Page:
VANCOUVER -- Proactive police surveillance — as well as quick-thinking business owners — appear to behind the arrest of two men accused of a crime spree that targeted dozens of storefronts at a time when Vancouver was at its most vulnerable.

The pair is accused of being a substantial part of the surge in commercial break-ins at businesses in and around the city, many of which closed or reduced hours to comply with directions from public health officials during the pandemic.

“The robbers were in and out in pretty much 20 seconds. They knew exactly where our cash box was,” said Lan Do, who owns Banh Mi Tres Bon, a Vietnamese restaurant in Richmond.

Surveillance video shows two men entering the store at around 6:45 a.m. in early April. They rush to the back of the restaurant, grab a box, and rush out. Authorities believe one of them is 44-year-old Shane Duhamel.

“It’s scary knowing we’ve been cased, that we’ve been watched,” Do said.

But the suspects weren’t the only ones who had been watching, Do said. She got an automatic notification of a break-in on her phone, saw the security footage, and called 911. Instead of the Richmond RCMP showing up, it was officers from the Vancouver Police Department.

“They told us they’d been watching these guys for a while. They said they followed them and caught them in less than half an hour, just down the road,” Do said.

Authorities have charged Duhamel with break and enter at a Burnaby liquor store in mid-February. Surveillance video shows a suspect charging into a Burnaby liquor store with a crowbar.

He pries open desk drawers, pulls electronics off the desk and into a cardboard box, and knocks over a screen on his way out.

At least 15 charges of break and enter have been laid against Duhamel, according to court documents. He also faces a charge of possessing break-in instruments.

He’s one of two alleged chronic offenders highlighted by police in a press conference Wednesday. The other, Jesse Palanio, faces at least 18 charges, including break and enter, impersonation, fraud, and carrying brass knuckles.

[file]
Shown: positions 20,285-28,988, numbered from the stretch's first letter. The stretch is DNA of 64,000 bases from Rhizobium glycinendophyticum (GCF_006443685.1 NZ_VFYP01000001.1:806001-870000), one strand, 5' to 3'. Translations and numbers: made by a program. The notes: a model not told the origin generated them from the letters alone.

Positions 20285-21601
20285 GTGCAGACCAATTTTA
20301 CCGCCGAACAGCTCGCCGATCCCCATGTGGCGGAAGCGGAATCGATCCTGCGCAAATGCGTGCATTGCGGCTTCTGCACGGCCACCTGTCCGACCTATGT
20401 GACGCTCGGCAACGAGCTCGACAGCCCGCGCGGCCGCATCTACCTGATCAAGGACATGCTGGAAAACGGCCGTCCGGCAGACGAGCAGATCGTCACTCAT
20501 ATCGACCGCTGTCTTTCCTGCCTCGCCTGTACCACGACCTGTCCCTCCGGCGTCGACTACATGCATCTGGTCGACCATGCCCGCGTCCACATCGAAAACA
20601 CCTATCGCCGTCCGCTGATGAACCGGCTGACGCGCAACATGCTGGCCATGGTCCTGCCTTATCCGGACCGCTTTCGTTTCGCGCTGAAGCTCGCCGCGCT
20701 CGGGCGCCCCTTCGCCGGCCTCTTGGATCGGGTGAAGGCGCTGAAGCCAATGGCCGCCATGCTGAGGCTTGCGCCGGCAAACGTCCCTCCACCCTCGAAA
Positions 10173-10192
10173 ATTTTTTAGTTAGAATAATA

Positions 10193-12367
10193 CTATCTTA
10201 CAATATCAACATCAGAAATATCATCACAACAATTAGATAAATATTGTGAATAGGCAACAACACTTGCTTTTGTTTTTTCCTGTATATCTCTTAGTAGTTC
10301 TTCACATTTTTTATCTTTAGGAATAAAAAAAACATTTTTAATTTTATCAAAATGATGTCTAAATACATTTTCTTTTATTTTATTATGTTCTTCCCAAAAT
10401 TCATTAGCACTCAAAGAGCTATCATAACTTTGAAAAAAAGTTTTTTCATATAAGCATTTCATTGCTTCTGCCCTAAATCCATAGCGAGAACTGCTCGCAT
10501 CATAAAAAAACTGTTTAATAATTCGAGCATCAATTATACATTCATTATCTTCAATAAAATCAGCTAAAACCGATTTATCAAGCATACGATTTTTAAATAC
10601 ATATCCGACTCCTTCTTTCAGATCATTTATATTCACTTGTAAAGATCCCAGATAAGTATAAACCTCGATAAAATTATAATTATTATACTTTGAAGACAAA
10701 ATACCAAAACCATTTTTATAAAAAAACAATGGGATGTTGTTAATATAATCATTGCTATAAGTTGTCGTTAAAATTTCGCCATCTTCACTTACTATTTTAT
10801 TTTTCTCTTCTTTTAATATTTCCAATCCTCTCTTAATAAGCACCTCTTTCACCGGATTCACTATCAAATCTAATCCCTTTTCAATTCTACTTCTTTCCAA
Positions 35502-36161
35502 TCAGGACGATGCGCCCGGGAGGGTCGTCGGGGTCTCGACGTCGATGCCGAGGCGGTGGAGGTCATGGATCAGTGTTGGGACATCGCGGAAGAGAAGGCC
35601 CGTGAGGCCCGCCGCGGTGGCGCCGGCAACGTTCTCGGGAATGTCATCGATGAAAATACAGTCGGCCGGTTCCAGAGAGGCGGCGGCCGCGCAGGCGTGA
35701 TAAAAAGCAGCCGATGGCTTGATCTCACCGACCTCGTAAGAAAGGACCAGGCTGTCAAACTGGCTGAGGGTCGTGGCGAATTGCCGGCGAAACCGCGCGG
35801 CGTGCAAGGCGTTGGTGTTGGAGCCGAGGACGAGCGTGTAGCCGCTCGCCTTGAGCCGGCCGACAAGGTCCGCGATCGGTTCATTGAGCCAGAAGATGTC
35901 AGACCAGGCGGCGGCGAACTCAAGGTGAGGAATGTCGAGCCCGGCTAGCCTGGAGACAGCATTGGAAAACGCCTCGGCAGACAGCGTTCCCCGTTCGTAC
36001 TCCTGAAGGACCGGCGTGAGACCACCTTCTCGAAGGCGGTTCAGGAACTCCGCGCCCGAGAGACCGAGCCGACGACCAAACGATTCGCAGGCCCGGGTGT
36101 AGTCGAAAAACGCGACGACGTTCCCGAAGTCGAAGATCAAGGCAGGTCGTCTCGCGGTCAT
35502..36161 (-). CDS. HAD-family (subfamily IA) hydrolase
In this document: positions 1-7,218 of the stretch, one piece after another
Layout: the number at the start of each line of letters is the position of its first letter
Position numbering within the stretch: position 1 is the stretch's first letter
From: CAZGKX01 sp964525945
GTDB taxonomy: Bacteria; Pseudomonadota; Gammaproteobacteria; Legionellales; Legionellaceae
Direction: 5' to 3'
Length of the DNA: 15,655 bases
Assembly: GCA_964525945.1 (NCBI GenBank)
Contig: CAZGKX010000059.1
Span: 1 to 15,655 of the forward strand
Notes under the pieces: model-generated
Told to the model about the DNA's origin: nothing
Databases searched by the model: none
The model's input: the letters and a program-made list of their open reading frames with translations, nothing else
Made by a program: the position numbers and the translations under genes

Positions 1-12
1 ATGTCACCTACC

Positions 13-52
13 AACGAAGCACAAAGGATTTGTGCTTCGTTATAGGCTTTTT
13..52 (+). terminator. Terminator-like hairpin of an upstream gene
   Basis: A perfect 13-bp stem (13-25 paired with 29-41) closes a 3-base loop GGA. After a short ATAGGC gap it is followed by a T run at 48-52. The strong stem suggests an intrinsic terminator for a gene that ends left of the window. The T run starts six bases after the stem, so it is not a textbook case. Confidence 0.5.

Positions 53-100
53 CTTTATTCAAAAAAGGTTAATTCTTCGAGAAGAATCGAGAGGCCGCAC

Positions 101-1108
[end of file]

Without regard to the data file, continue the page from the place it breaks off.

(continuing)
Neither have faced these charges in court.

“We believe that the arrest of these two suspects and the subsequent charge approval will have a major impact on commercial break-ins around the city,” said Sgt. Aaron Roed.

Of the break-ins in the court documents, seven were at retail stores, three were at storage lockers, and eight were Asian restaurants. Two business owners told CTV News that when they looked through their properties after the break-ins, the main things missing appeared to be cigarettes.

Police have connected the two men to as many as 70 crimes across five cities, Roed said, all of it part of an astonishing surge in commercial break-ins during the pandemic. Rates more than doubled from about 50 a week before the pandemic began to 121 per week, according to Vancouver police published data.

Businesses boarded up or put bars on their windows, business improvement associations increased patrols, and police moved resources into following suspects, the tide started to turn. Last month officers announced the arrest of 40 suspects.

The number of cases per week dropped to a low of 12, the data shows. In May, there were 41 and 46 crimes in the the weeks of May 2 and May 9 — about pre-pandemic levels.

"We are still asking businesses to move property out of view of criminals, use shutters to reduce visibility, upgrade locks and increase lighting levels to ensure the business is well lit," Roed said.

"Together we can stop businesses from being targeted during these unprecedented times."